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CISM Course: Advanced and Bio-Inspired Nanomechanics

Huajian Gao's picture

Hi all,

There will be a 5 day - course on Advanced and Bio-Inspired Nanomechanics at CISM Udine, Italy.

- HG

PS. Original flyer on CISM website:

Advanced and Bio-Inspired Nanomechanics

July 18, 2011 — July 22, 2011


  • Nicola Pugno
    (Politecnico di Torino, Torino, Italy)

This course focuses on the latest, often bio-inspired, scientific advancements in the field of Nanomechanics.
The course begins with the opening lecture of the Nobel Laureate H. W.
Kroto and continues with a series of introductory lessons, given by
well-known scientists, describing the recent discoveries and
applications in basic modeling, simulations and experiments in
Prof. Ruoff will discuss experiments in nanomechanics, mainly his
pioneer nanotensile testing apparatus, but also related to energy and
environment, novel carbon materials (graphene, nanotubes, others),
synthesis and properties of nanostructures, fabrication and properties
of nanocomposites and instrument development and technology transition.
Prof. Gao will discuss modelling and simulations in nanomechanics of
engineering and biological systems. Engineering systems include
deformation, diffusion, growth, grain boundaries, stress evolution and
failure in thin films and nanocrystalline materials. For biological
systems, continuum mechanics, statistical mechanics and atomistic
simulations will be applied to study how biological materials such as
bone, gecko and cell achieve their mechanical robustness through
structural hierarchy.
Prof. Buehler will focus on atomistic simulations of deformation and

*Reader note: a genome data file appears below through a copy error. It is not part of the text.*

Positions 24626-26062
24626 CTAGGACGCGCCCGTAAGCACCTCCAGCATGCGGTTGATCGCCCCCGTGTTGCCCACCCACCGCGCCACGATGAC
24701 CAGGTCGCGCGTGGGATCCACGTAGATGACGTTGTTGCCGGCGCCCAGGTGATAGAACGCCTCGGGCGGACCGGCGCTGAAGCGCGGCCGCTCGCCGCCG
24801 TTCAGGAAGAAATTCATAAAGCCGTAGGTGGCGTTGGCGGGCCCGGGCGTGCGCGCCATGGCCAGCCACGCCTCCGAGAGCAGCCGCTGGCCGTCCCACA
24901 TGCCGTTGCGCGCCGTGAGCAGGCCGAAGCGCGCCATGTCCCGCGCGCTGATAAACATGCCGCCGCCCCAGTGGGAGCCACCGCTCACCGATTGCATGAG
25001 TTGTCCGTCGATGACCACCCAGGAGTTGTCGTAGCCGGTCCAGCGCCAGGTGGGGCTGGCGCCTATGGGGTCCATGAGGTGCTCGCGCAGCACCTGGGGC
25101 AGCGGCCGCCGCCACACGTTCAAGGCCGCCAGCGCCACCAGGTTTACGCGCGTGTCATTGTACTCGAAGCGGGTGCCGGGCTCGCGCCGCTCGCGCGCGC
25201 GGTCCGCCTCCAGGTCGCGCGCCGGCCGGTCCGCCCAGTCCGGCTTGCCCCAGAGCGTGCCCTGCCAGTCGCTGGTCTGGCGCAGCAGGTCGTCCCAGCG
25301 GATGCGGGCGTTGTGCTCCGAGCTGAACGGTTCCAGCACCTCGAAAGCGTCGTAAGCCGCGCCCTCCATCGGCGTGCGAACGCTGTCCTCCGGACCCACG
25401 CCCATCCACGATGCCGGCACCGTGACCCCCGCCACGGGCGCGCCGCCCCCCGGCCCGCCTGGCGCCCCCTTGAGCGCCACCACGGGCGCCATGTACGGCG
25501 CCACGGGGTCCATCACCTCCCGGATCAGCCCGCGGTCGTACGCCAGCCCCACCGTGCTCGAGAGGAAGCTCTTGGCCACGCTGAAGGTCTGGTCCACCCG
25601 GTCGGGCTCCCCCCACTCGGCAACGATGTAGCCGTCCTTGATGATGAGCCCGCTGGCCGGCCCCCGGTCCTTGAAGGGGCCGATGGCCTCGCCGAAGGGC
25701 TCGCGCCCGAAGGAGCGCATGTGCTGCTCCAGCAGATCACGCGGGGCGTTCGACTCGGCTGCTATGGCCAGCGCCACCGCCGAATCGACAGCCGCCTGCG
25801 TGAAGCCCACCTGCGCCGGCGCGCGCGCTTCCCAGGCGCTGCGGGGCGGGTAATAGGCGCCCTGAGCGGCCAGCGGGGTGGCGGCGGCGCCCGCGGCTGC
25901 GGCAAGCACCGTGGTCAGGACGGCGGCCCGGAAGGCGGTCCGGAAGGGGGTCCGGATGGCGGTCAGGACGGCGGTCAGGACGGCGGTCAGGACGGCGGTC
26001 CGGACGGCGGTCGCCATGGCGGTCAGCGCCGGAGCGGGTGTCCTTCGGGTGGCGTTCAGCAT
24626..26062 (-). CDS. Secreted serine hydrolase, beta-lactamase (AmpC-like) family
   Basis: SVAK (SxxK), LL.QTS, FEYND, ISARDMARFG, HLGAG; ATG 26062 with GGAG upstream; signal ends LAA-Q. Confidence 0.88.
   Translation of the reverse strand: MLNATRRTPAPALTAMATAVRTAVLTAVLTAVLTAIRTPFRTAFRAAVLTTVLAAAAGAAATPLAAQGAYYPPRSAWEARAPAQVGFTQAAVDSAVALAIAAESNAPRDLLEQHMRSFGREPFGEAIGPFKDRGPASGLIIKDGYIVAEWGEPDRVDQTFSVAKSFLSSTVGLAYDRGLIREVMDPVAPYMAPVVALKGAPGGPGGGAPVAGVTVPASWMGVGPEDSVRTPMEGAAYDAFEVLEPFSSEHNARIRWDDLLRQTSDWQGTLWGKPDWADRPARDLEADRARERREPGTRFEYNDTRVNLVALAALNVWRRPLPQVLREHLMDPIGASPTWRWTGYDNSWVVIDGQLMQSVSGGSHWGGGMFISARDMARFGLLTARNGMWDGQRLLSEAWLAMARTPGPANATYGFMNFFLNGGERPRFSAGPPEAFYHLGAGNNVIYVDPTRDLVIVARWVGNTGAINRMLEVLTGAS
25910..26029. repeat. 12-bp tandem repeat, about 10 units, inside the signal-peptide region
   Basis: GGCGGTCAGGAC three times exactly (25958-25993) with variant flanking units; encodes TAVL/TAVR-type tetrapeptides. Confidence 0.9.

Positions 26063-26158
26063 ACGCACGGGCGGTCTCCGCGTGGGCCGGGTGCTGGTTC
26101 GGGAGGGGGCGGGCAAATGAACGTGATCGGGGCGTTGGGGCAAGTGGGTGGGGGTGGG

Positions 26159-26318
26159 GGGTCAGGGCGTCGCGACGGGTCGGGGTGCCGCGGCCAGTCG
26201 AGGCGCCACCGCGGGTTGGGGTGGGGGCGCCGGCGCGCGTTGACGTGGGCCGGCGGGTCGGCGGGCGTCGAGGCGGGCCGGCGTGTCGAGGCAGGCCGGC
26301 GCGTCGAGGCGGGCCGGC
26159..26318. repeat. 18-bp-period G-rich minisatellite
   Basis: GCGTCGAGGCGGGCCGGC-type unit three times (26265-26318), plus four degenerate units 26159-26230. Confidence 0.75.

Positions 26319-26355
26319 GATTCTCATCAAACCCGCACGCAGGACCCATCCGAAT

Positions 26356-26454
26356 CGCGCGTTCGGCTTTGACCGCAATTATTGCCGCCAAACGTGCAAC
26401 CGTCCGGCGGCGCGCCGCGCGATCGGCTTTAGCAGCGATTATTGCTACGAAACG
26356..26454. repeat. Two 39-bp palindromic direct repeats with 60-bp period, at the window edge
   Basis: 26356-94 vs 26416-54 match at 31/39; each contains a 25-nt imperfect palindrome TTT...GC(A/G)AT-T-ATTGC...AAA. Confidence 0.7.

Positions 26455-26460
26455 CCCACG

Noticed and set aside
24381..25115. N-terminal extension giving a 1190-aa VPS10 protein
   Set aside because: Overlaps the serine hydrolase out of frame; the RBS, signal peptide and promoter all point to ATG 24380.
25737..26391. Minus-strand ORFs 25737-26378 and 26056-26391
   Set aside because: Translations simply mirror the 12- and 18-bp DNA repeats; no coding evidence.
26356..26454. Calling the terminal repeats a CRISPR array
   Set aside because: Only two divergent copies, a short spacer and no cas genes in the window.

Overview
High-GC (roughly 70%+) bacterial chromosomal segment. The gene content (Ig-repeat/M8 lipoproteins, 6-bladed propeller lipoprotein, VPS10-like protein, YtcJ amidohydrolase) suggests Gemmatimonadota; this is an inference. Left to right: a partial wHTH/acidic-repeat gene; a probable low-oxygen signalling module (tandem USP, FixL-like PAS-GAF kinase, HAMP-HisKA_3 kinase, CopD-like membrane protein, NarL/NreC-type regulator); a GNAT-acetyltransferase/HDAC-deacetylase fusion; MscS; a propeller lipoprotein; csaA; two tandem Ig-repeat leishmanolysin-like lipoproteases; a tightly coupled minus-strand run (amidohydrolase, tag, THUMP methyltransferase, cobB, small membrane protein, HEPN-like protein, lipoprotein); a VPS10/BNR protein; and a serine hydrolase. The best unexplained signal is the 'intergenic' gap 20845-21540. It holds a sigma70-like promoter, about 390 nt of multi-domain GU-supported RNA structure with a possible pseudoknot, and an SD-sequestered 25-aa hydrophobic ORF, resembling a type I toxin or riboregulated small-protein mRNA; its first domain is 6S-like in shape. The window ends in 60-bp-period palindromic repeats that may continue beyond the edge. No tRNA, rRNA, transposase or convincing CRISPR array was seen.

failure of biological materials and structures. By utilizing a
computational materials science approach, his goal will be to explain
the mechanical properties of biological materials from a fundamental
level. An atomistic multi-scale simulation approach that explicitly
considers the architecture of proteins from the atomistic level up to
the overall structure, supporting the structure-process-property
paradigm of materials science, will thus be presented.
Prof. Gorb. will discuss experimental nanotribology of biological
systems. This basic research includes approaches of several disciplines:
zoology, botany, structural biology, biomechanics, physics, and
materials science. The lectures will be mainly focused on biological
surfaces specialised for enhancement or reduction of frictional or
adhesive forces. Such surfaces are composed of highly-specialised
materials and bear surface structures optimised for a particular
function. In order to show different functional principles, tests on
many different systems to outline general rules of the interrelationship
between structure and function will be discussed.
Prof. Persson will discuss new theories on contact mechanics, adhesion,
especially in biological systems but also in rubber friction and crack
propagation. He will present a new approach to this problem which forms
the basis for his theories of rubber friction and adhesion. The basic
idea behind the contact theory is that it is very important not to a
priori exclude any roughness length scale from the analysis.
Prof. Pugno will present basic theories in nanomechanics, such as (i)
the recently developed quantized fracture mechanics (including
extensions in dynamic and fatigue) and its applications for calculating
the strength of realistic, thus defective, nanostructures, particularly
graphene, carbon nanotubes and related bundles, as well as (ii) new
formulations of structural nanomechanics and its applications, e.g. for
the design of Nano Electro Mechanical Systems (NEMS) or graphene based
nansocroll systems.
The course is mainly addressed to PhD Students, Young and Senior Researchers.

KEYWORDS: Nanomechanics, Nanotribology, Adhesion, Bioinspired materials.



emarenic's picture

It was a pleasure to be there and hear the lectures.

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